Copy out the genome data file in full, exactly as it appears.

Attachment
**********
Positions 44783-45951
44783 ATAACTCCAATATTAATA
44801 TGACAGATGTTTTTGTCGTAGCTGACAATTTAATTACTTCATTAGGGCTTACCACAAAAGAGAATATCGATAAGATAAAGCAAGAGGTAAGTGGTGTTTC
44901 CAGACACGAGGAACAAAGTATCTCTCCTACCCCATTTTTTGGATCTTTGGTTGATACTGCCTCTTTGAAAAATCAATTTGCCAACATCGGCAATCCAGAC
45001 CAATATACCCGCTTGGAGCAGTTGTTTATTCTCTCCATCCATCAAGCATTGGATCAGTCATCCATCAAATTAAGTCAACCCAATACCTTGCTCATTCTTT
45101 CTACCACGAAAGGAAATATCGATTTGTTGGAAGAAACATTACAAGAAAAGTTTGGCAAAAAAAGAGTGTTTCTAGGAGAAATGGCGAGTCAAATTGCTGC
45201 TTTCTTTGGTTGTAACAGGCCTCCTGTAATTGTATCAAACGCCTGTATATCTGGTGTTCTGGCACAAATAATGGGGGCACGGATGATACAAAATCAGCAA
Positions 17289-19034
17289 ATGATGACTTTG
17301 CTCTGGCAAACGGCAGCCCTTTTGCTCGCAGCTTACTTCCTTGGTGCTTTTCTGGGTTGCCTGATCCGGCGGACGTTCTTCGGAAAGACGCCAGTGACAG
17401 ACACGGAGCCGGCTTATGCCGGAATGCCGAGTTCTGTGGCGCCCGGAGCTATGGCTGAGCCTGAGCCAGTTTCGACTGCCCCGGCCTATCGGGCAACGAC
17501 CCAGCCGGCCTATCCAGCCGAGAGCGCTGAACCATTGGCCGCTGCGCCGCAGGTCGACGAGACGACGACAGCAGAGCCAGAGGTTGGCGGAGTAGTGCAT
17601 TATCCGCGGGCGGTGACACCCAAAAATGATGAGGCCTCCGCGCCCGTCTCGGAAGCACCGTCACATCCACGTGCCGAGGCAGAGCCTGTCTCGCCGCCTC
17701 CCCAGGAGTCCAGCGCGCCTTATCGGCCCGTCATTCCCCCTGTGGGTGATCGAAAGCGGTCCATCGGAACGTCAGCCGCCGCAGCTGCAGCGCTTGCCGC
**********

Positions 44783-45951
44783 ATAACTCCAATATTAATA
44801 TGACAGATGTTTTTGTCGTAGCTGACAATTTAATTACTTCATTAGGGCTTACCACAAAAGAGAATATCGATAAGATAAAGCAAGAGGTAAGTGGTGTTTC
44901 CAGACACGAGGAACAAAGTATCTCTCCTACCCCATTTTTTGGATCTTTGGTTGATACTGCCTCTTTGAAAAATCAATTTGCCAACATCGGCAATCCAGAC
45001 CAATATACCCGCTTGGAGCAGTTGTTTATTCTCTCCATCCATCAAGCATTGGATCAGTCATCCATCAAATTAAGTCAACCCAATACCTTGCTCATTCTTT
45101 CTACCACGAAAGGAAATATCGATTTGTTGGAAGAAACATTACAAGAAAAGTTTGGCAAAAAAAGAGTGTTTCTAGGAGAAATGGCGAGTCAAATTGCTGC
45201 TTTCTTTGGTTGTAACAGGCCTCCTGTAATTGTATCAAACGCCTGTATATCTGGTGTTCTGGCACAAATAATGGGGGCACGGATGATACAAAATCAGCAA
Positions 17289-19034
17289 ATGATGACTTTG
17301 CTCTGGCAAACGGCAGCCCTTTTGCTCGCAGCTTACTTCCTTGGTGCTTTTCTGGGTTGCCTGATCCGGCGGACGTTCTTCGGAAAGACGCCAGTGACAG
17401 ACACGGAGCCGGCTTATGCCGGAATGCCGAGTTCTGTGGCGCCCGGAGCTATGGCTGAGCCTGAGCCAGTTTCGACTGCCCCGGCCTATCGGGCAACGAC
17501 CCAGCCGGCCTATCCAGCCGAGAGCGCTGAACCATTGGCCGCTGCGCCGCAGGTCGACGAGACGACGACAGCAGAGCCAGAGGTTGGCGGAGTAGTGCAT
17601 TATCCGCGGGCGGTGACACCCAAAAATGATGAGGCCTCCGCGCCCGTCTCGGAAGCACCGTCACATCCACGTGCCGAGGCAGAGCCTGTCTCGCCGCCTC
17701 CCCAGGAGTCCAGCGCGCCTTATCGGCCCGTCATTCCCCCTGTGGGTGATCGAAAGCGGTCCATCGGAACGTCAGCCGCCGCAGCTGCAGCGCTTGCCGC